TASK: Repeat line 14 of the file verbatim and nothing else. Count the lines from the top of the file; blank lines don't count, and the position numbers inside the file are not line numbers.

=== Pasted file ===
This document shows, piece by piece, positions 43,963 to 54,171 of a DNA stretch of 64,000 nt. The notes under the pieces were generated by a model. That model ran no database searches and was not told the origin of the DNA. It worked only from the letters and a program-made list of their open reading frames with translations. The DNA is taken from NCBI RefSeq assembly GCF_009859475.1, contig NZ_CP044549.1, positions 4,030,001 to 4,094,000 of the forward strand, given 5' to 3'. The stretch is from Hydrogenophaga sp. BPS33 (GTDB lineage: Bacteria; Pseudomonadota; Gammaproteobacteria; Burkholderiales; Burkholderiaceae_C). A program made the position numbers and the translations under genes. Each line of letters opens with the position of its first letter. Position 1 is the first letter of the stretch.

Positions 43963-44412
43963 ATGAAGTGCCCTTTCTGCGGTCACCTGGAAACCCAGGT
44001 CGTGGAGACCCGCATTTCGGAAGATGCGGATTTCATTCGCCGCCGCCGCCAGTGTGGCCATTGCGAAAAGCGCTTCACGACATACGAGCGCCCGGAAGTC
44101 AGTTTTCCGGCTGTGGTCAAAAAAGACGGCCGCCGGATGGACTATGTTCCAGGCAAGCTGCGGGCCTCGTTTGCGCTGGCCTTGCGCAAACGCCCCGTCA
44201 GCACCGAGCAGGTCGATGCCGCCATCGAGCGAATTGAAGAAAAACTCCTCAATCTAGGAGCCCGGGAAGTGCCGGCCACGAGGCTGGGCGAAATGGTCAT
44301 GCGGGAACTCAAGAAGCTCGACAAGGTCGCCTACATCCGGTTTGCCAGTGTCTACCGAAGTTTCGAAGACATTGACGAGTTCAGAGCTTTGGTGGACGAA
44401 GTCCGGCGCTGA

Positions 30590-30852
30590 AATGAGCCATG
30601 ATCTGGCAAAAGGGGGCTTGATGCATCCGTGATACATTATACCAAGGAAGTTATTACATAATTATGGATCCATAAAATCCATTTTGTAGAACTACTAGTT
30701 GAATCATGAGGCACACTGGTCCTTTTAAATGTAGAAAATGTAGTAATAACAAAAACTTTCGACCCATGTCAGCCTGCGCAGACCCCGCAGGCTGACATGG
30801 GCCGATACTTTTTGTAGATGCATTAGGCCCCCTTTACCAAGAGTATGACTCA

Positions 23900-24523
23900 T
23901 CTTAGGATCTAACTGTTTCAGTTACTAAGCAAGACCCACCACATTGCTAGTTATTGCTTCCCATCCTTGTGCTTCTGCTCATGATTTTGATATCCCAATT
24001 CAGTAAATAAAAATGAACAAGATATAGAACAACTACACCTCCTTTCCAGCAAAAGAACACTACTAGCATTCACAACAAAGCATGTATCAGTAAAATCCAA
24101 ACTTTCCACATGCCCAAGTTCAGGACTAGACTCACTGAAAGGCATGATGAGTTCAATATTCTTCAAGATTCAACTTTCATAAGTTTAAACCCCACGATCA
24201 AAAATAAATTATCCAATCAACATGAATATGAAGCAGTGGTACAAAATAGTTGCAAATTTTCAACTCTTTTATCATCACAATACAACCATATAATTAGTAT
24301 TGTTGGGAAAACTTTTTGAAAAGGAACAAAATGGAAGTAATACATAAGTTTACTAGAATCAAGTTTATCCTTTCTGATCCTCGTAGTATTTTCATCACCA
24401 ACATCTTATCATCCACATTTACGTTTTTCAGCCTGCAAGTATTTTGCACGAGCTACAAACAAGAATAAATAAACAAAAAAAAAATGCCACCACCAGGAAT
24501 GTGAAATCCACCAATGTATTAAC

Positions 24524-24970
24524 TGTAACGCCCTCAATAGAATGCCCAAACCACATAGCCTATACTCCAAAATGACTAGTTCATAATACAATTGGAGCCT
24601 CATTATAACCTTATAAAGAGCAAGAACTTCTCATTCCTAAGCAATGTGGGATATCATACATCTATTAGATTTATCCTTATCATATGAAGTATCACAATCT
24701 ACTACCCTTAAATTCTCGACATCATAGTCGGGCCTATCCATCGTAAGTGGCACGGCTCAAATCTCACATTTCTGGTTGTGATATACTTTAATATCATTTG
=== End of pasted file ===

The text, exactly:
Positions 23900-24523